Plasma proteoforms of apolipoproteins C-I and C-II are associated with plasma lipids in the Multi-Ethnic Study of Atherosclerosis

Juraj Koska, Jeremy Furtado, Yueming Hu, Shripad Sinari, Matthew J. Budoff, Dean Billheimer, Dobrin Nedelkov, Robyn L. McClelland, Peter D. Reaven

Research output: Contribution to journalArticlepeer-review

Abstract

Apolipoproteins (apo) C-I and C-II are key regulators of triglyceride and HDL metabolism. Both exist as full-size native and truncated (apoC-I'; apoC-II') posttranslational proteoforms. However, the determinants and the role of these proteoforms in lipid metabolism are unknown. Here, we measured apoC-I and apoC-II proteoforms by mass spectrometry immunoassay in baseline and 10-year follow-up plasma samples from the Multi-Ethnic Study of Atherosclerosis. We found that baseline total apoC-I (mean = 9.2 mg/dl) was lower in African Americans (AA), Chinese Americans (CA), and Hispanics (by 1.8; 1.0; 1.0 mg/dl vs. whites), higher in women (by 1.2 mg/dl), and positively associated with plasma triglycerides and HDL. Furthermore, we observed that the truncated-to-native apoC-I ratio (apoC-I'/C-I) was lower in CA, negatively associated with triglycerides, and positively associated with HDL. We determined that total apoC-II (8.8 mg/dl) was lower in AA (by 0.8 mg/dl) and higher in CA and Hispanics (by 0.5 and 0.4 mg/dl), positively associated with triglycerides, and negatively associated with HDL. In addition, apoC-II'/C-II was higher in AA and women, negatively associated with triglycerides, and positively associated with HDL. We showed that the change in triglycerides was positively associated with changes in total apoC-I and apoC-II and negatively associated with changes in apoC-I'/C-I and apoC-II'/C-II, whereas the change in HDL was positively associated with changes in total apoC-I and apoC-II'/C-II and negatively associated with change in total apoC-II. This study documents racial/ethnic variation in apoC-I and apoC-II plasma levels and highlights apolipoprotein posttranslational modification as a potential regulator of plasma lipids.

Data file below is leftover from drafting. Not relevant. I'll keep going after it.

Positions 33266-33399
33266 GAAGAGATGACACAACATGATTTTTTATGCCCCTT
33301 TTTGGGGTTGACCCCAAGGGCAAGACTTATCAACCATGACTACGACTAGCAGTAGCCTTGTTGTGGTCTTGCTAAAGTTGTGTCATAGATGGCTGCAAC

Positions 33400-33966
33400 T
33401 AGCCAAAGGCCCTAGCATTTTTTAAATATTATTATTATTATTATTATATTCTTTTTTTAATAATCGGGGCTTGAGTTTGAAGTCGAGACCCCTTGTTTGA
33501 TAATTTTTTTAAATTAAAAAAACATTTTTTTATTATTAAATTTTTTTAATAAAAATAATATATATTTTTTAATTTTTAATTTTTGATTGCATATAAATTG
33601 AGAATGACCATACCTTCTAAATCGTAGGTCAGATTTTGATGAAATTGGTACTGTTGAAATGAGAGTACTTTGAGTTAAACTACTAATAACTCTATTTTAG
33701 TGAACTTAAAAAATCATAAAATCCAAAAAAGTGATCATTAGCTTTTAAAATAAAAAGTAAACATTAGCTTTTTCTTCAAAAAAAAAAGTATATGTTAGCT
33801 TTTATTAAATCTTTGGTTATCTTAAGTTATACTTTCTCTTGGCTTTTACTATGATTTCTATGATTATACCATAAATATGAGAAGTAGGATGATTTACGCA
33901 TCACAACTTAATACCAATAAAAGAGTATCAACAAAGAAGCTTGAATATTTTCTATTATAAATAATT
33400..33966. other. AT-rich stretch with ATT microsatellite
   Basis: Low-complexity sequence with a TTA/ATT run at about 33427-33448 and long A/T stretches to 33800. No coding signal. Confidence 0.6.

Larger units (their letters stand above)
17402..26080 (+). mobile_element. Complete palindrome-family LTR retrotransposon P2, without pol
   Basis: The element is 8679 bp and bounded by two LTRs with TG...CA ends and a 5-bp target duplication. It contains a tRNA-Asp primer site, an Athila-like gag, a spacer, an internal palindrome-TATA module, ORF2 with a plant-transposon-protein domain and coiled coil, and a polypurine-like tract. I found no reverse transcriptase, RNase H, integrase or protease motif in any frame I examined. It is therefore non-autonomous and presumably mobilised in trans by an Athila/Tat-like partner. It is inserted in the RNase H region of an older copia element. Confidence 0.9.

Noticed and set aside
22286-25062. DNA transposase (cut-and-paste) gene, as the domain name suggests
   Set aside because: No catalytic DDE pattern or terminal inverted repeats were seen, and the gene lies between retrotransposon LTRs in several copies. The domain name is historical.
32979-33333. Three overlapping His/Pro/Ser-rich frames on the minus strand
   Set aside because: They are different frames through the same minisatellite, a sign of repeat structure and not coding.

Original languageEnglish (US)
Pages (from-to)100263
Number of pages1
JournalJournal of Lipid Research
Volume63
Issue number9
DOIs
StatePublished - Sep 1 2022

Keywords

  • apolipoprotein posttranslational proteoforms
  • atherosclerosis
  • cholesterol
  • HDL
  • lipid metabolism
  • lipid transport
  • mass spectrometry
  • proteomics
  • race/ethnicity
  • triglycerides

ASJC Scopus subject areas

  • Biochemistry
  • Endocrinology
  • Cell Biology

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